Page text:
Minimal Kernel Classifiers

Glenn M. Fung, Olvi L. Mangasarian, Alexander J. Smola; 3(Nov):303-321, 2002.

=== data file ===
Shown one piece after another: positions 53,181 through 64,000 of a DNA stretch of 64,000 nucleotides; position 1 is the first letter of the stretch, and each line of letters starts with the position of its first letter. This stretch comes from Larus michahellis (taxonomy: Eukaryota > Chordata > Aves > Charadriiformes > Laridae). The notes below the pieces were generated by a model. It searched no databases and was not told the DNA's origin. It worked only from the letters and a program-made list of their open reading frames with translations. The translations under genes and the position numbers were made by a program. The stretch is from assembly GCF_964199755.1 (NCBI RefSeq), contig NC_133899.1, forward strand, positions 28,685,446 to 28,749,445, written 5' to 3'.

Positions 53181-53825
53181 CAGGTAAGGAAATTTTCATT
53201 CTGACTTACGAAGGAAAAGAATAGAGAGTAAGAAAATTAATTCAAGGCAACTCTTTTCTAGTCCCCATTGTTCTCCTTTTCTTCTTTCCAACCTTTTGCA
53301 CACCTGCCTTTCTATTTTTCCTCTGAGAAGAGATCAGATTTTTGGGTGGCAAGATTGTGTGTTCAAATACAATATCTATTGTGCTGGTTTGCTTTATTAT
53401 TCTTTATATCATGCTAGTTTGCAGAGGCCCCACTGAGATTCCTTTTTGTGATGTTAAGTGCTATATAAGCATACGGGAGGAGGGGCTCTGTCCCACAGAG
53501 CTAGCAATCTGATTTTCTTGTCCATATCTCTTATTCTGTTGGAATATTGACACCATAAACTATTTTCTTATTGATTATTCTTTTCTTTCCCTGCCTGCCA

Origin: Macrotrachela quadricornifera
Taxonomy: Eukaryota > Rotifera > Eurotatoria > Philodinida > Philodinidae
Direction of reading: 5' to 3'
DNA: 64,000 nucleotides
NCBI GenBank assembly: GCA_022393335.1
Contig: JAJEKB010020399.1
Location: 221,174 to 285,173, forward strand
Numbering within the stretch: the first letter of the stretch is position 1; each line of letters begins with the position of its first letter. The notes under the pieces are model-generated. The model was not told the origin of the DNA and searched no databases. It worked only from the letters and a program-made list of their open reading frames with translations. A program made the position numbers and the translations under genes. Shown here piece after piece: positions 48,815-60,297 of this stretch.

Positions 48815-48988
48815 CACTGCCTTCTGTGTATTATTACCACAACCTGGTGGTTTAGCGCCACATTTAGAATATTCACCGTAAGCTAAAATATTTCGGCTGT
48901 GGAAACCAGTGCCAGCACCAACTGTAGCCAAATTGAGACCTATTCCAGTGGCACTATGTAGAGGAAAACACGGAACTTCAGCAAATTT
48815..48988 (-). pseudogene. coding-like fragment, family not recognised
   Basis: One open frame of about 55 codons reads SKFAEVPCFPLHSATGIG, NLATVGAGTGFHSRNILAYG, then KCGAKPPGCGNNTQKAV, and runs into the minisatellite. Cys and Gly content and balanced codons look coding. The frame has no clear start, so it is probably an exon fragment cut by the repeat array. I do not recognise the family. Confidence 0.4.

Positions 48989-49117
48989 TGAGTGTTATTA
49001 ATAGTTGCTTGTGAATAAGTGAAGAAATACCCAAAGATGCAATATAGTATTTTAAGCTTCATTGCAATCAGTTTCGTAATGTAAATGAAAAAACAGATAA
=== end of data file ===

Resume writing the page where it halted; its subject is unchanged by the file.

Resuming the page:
A finite concave minimization algorithm is proposed for constructing kernel classifiers that use a minimal number of data points both in generating and characterizing a classifier. The algorithm is theoretically justified on the basis of linear programming perturbation theory and a leave-one-out error bound as well as effective computational results on seven real world datasets. A nonlinear rectangular kernel is generated by systematically utilizing as few of the data as possible both in training and in characterizing a nonlinear separating surface. This can result in substantial reduction in kernel data-dependence (over 94% in six of the seven public datasets tested on) and with test set correctness equal to that obtained by using a conventional support vector machine classifier that depends on many more data points. This reduction in data dependence results in a much faster classifier that requires less storage. To eliminate data points, the proposed approach makes use of a novel loss function, the "pound" function ()#, which is a linear combination of the 1-norm and the step function that measures both the magnitude and the presence of any error.

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